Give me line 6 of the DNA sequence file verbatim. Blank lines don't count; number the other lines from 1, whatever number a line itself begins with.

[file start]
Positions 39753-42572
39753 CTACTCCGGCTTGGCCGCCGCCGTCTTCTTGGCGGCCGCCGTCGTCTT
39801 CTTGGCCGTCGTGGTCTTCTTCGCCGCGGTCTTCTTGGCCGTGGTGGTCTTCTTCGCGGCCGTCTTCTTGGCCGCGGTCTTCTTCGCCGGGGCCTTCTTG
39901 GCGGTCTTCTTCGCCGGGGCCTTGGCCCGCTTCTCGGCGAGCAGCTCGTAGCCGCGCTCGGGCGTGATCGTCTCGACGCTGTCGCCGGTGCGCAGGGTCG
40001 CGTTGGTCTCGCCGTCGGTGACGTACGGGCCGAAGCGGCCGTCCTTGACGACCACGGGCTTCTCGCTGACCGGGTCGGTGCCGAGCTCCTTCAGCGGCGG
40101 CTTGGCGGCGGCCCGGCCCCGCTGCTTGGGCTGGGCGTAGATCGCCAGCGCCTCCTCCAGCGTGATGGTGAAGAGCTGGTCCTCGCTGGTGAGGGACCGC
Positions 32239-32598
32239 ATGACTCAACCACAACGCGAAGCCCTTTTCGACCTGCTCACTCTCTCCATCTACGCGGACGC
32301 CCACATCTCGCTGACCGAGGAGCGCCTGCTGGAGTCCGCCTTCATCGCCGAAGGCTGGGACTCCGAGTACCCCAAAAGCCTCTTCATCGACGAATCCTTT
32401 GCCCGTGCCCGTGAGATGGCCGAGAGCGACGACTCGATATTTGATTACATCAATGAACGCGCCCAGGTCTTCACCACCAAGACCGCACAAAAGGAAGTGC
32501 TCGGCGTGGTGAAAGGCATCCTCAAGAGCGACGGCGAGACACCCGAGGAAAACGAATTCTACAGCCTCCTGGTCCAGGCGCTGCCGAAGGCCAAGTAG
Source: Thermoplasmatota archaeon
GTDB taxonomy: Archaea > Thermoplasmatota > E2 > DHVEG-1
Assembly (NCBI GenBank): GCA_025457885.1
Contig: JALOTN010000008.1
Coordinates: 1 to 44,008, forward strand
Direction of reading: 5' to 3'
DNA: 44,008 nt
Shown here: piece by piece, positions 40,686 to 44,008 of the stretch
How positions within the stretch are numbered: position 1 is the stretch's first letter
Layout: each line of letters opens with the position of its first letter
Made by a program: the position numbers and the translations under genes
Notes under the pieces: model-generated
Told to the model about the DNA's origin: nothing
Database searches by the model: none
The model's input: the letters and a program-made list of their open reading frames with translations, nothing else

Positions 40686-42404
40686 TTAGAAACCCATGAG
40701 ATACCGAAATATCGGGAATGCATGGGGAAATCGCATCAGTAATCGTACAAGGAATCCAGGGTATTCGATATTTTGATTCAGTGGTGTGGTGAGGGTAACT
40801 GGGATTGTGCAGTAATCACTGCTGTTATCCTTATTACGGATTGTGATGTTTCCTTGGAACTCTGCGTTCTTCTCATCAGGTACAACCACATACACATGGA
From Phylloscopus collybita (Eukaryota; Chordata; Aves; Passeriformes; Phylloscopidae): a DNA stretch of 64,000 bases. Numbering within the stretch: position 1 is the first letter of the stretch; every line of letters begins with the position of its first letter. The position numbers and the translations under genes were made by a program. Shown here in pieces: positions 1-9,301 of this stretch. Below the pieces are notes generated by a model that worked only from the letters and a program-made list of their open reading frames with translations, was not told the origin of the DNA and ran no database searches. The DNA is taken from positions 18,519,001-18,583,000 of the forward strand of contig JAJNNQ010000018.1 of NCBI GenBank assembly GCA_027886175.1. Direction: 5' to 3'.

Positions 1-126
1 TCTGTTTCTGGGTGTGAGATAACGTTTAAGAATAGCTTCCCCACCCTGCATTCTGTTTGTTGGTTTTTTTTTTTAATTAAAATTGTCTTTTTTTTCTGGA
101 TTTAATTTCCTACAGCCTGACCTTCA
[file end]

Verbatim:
40101 CTTGGCGGCGGCCCGGCCCCGCTGCTTGGGCTGGGCGTAGATCGCCAGCGCCTCCTCCAGCGTGATGGTGAAGAGCTGGTCCTCGCTGGTGAGGGACCGC